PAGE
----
But I also question what God would have us do? Giving our lives, out work, our money, as offerings to God is exactly what our faith requires. But is using that wealth and effort to build a place of worship, where Christians can lock themselves away and revere the Lord the right thing? The Bible makes it clear that our God would rather have us help the poor and needy, share all we have with those in need, and bring righteousness and justice to all, than hoard our wealth within the church.
I love the huge reverence that these people had for the LORD. But wouldn’t their sacrifices have been better used for God’s purposes?
Spooky Catacombs
A quick ice cream (I LOVE Italian ice cream!) and we headed back to the car and out of town. It had started raining again, and large puddles has started accumulating on the roads which, oddly, don’t seem to have drains. This puzzled us because when it rains in Sicily, it really buckets down!
Our next destination was the catacombs. We found this easily using the Sat NAv, and we found some parking too. We even had Euro coins to put in the machine. But…where do we pay? There were no machines!
After some deliberation, we spotted a free space by the road and parked there.
Catacombs are fascinating places. When we went to Rome we made a long trip outside the city to visit some. They are underground networks of tunnels that form a burial site for Christians. Thousands of people were buried in tombs underground in these places and they are spooky, but intriguing places that again show the great lengths that people went to in reverence of God.
One thing tha I found in both Rome and Syracuse was that the guides that took you round the catacombs were incredibly knowledgable, multi-lingual, and very helpful. Catacombs are always well worth a visit if you’re near them.
Dinner in Noto – Don’t Trust your Rough Guide!
We headed back to Noto for dinner via the town of Avola, which looked like a cool and thriving place. Back in Noto we still couldn’t find a place to park. We drove in circles for a bit with the SAt Nav bleating out “Recalculating….recalculating…” (seems they’re not so good at finding parking) then eventually we found a free space.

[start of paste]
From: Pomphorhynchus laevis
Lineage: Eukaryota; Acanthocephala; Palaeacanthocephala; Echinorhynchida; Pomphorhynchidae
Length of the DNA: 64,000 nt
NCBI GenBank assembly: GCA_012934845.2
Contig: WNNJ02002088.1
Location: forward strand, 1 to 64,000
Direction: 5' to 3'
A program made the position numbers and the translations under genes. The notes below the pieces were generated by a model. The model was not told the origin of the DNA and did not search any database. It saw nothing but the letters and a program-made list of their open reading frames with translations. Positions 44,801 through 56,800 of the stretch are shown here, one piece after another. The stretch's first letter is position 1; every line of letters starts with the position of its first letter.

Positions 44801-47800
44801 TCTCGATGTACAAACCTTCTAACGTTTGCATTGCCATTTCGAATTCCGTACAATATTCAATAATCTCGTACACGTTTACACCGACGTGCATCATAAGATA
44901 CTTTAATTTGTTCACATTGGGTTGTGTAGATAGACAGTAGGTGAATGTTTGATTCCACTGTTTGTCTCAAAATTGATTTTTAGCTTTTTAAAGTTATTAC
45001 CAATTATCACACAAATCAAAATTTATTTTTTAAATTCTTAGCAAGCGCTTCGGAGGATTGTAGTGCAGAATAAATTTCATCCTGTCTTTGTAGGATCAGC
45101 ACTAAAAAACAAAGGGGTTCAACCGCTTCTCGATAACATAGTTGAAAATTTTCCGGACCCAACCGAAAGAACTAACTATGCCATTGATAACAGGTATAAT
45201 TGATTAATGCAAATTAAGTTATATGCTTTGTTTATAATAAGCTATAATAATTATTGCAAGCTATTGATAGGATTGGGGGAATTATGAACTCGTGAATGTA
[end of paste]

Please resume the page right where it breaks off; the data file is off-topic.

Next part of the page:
Wondering round Noto earlier we’d seen plenty of places to eat, but on our return they all seemed to have disappeared. Where had all the restaurants gone?
The Rough Guide we had recommended a couple of places. The first was a restaurant just off the main square. It has a load of seats outside but no one was eating there, there were no menus on show and, frankly, the place smelled of wee. So we avoided that one. Next up was a restaurant described by the Rough Guide as “the best restaurant in Noto”. This was not to be the case. They weren’t serving Pizza, and the food we did get was cheap and pretty poor quality.
Perhaps Noto’s not such a good place to eat after all? And we’d certainly recommend using your head rather then the guide to find a good place to eat. It’s not hard to work out the good places, but it is made difficult when there’s no menus or prices on display – which was often the case in Sicily.
Language Complications
Over dinner we were trying to learn a bit more Italian to get us through the week. We had some phrases in the Rough Guide and an Italian-English dictionary. I somehow got distracted looking at English pronunciation. How complicated is that? How is anyone supposed to learn a language where the following groups of letters sound the same:
  • t, tt, ed and bt (tea, butter, walked, doubt)
  • k, c, cc, ck, ch, que (key, cool, soccer, lock, school, cheque)
  • ch, tch, tu, ti (cheer, match, nature, question)
  • j, ge, dge, di, du (jump, age, edge, soldier, gradual)
  • f, ff, gh, ph, lf (fat, coffee, cough, physics, half)
  • s, c, ps, ss, sc, st (soon, city, psychology, mess, scene, listen)
  • f, s, ti, si (fishing, sure, station, tension)
  • m, mm, lm, mb (sum, hammer, calm, bomb)
  • r, rr, wr, rh (red, marry, wriggle, rhubard)
And that’s just the consonants! Note that some letter combinations have more than one sound (e.g. ti = question, station – subtly different!)
Vowels are even worse – check out these groups:
  • augh, a, oa, aw, ou, oo (caught, ball, board, draw, four, floor)
  • oo, o, oe, ou, ew, ue, u (boot, move, shoe, group, flew, blue, rude)
  • i, ur, er, or, ear, our (bird, burn, fern, worm, earn, journal)
  • oar, e, our, or, io, er (cupboard, the, colour, actor, nation, danger)
Even the letters y, i and u can all sound the same just on their own (yet, onion, use).
Our language is BONKERS, and I have a renewed respect for anyone that tries to learn it!
Less hungry, but not hugely satisfied, we headed back to hotel for some well earned rest. We certainly had a busy first day.
Link: Part five